• If you are an Apache user, install modsecurity, a truly outstanding Apache module that acts as a firewall of sorts and will inspect requests for suspicious behavior like SQL injection attempts and malformed requests. Configuring modsecurity is not for the faint of heart, but there are some papers online like this one by Daniel Cuthbert (PDF) that walk you through this. This is probably the single most significant thing you can do to make your WordPress blog safer.
  • Practice security in depth — keep regular backups of both your wordpress directory and database, so you can recover in case of attack, and if possible run WordPress in an isolated account with minimal privileges.

Mozilla Weave

Mozilla Weave is a project of the Mozilla Labs to build synchronization of bookmarks, tabs, passwords and so on between multiple instances of the Firefox browser. It used to be a private beta, but with the release of version 0.4 recently, it has been opened up to the general public.

Where version 0.2 was pretty rough, 0.4 actually works quite well, even if it is not yet feature complete. Bookmarks and passwords are handled just fine. Furthermore, you can set up your own server, all that is needed is PHP. Previous versions required WebDAV support, and the WebDAV module in nginx is not functional enough for Weave (or anything else, for that matter).

The first synchronization is painfully slow, but once it is done, later synchronizations are essentially instant. When combined with the Awesome bar’s tagging components, it has completely supplanted Del.icio.us for my bookmarking needs (I never liked the rewritten user interface).

Thomas Pink weave cufflinks

Amusingly, I came across these cufflinks at Thomas Pink in San Francisco last Friday — they are the mirror image of the Weave logo.

Thomas Pink weave cufflinks

Below are the relevant sections of my nginx config.


magic_quotes_gpc = Off
session.auto_start = 0
file_uploads = On
error_reporting = E_ALL & ~E_NOTICE
allow_url_include = Off
allow_url_fopen = Off
session.use_only_cookies = 1
session.cookie_httponly = 1
expose_php = Off
display_errors = Off
register_globals = Off
disable_functions = phpinfo
error_log = /home/majid/web/logs/php_error_log


root /home/majid/web/html;
location ~ .php$ {
  auth_basic		"gondwana";
  auth_basic_user_file	/home/majid/web/conf/htpasswd;
  fastcgi_index		index.php;
  fastcgi_param		SCRIPT_FILENAME  /home/majid/web/html$fastcgi_script_name;
  include		/home/majid/web/conf/fastcgi.conf;
# Mozilla Weave
rewrite ^/weave/admin$	/weave/admin.php;
location /0.3/api {
  return		404;
location /0.3/user {
  fastcgi_index		index.php;
  include		/home/majid/web/conf/fastcgi.conf;
  fastcgi_param		SCRIPT_FILENAME	/home/majid/web/html/weave/index.php;
  fastcgi_param		SCRIPT_NAME	/home/majid/web/html/weave/index.php;
  if ( $request_uri ~ "/0.3/user/([^?]*)" ) {
    set $path_info	/$1;
  fastcgi_param		PATH_INFO	$path_info;


fastcgi_param  GATEWAY_INTERFACE  CGI/1.1;
fastcgi_param  SERVER_SOFTWARE    nginx;

fastcgi_param  QUERY_STRING       $query_string;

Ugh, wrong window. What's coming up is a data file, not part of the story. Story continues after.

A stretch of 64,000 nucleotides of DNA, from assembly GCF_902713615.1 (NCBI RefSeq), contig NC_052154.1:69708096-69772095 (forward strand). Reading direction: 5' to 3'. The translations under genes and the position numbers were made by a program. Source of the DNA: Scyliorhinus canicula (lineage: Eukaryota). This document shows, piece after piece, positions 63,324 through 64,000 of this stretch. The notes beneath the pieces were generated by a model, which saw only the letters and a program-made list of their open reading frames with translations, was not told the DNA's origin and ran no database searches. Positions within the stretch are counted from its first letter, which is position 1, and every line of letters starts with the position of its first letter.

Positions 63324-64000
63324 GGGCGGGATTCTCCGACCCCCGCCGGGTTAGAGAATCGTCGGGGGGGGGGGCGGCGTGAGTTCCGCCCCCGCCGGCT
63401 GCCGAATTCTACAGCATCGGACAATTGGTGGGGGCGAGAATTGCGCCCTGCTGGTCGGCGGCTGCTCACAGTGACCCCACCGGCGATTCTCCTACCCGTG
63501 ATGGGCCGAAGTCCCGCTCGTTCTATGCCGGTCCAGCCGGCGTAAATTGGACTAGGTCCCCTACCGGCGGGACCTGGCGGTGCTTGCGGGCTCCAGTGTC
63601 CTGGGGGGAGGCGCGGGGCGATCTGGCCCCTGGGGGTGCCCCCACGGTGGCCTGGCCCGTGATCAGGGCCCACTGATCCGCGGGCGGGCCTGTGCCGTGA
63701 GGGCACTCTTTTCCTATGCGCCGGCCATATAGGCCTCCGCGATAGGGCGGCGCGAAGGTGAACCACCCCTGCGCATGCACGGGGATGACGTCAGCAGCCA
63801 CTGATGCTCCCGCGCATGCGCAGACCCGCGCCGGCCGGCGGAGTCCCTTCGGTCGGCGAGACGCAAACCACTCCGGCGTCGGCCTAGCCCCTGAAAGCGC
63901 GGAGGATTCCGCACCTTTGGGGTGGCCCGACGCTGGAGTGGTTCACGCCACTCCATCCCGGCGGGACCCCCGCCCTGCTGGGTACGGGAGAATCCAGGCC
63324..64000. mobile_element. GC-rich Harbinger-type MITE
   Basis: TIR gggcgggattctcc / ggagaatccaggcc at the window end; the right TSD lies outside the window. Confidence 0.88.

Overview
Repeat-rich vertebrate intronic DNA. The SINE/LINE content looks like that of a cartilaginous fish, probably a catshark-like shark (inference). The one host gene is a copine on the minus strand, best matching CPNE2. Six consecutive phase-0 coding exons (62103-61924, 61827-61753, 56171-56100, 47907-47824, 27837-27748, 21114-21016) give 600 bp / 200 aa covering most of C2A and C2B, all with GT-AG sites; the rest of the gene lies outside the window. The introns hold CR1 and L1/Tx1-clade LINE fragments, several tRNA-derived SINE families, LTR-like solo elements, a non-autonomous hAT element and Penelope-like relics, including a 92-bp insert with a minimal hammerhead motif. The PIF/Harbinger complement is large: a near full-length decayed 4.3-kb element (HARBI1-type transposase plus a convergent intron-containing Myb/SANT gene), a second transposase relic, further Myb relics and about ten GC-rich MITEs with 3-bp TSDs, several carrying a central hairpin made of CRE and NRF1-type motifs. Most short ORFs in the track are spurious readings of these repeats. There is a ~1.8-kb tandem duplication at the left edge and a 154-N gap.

fastcgi_param  REQUEST_METHOD     $request_method;
fastcgi_param  CONTENT_TYPE       $content_type;
fastcgi_param  CONTENT_LENGTH     $content_length;

fastcgi_param  SCRIPT_NAME        $fastcgi_script_name;
fastcgi_param  REQUEST_URI        $request_uri;
fastcgi_param  DOCUMENT_URI       $document_uri;
fastcgi_param  DOCUMENT_ROOT      $document_root;
fastcgi_param  SERVER_PROTOCOL    $server_protocol;

fastcgi_param  REMOTE_ADDR        $remote_addr;
fastcgi_param  REMOTE_PORT        $remote_port;
fastcgi_param  SERVER_ADDR        $server_addr;
fastcgi_param  SERVER_PORT        $server_port;
fastcgi_param  SERVER_NAME        $server_name;

@font-face embedding

I updated my wife’s home page to use embedded fonts (in this case the Fonthead GoodDog typeface for headings) with the @font-face CSS primitive. With the introduction of Firefox 3.5, all the major browsers now support embedded typography.

As usual, Microsoft had to do its proprietary thing in Internet Exploder and devised a crackpot font format called EOT (Embedded OpenType), ostensibly at font foundries’ request, with weak DRM-like metadata that allows the font supplier to restrict which sites the font can be used on. Microsoft has an incredibly convoluted tool called WEFT (Web Embedded Font Tool) to do this, but I used the open-source and incredibly easy to use ttf2eot tool instead. The only hitch in this case was that this tool takes a TrueType TTF font as input, and GoodDog is a (PostScript-ish) OpenType OTF instead. Fortunately, TypeTool can do the conversion.

We finally have semi-decent typography on the web without having to embed images (bad for page load times or accessibility) or the even worse sIFR hacks using the noxious Adobe Flash. The only question remains whether type foundries will follow. Fonthead has enlightened licensing policies for GoodDog (free for up to 5 sites, no insistence on DRM). Typeface design is a painstaking craft and designers certainly deserve what they charge for their fonts, but I hope the typographic industry does not follow the RIAA in its self-destructive crusade against its own customers.

Update (2011-03-03):

One option for hassle-free embedded font licensing is TypeKit. It does require JavaScript in the browser to work, unlike a pure CSS solution like the one I used, but the convenience can’t be beat. We use it on Apsalar’s public website.